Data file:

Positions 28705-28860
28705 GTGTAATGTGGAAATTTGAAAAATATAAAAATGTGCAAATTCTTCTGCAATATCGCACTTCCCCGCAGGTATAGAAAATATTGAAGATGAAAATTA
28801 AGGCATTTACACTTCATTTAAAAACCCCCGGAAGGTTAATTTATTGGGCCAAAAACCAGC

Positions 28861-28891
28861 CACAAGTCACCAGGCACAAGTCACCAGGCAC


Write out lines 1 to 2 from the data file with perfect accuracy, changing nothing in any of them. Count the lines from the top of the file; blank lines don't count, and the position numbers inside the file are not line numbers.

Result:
Positions 28705-28860
28705 GTGTAATGTGGAAATTTGAAAAATATAAAAATGTGCAAATTCTTCTGCAATATCGCACTTCCCCGCAGGTATAGAAAATATTGAAGATGAAAATTA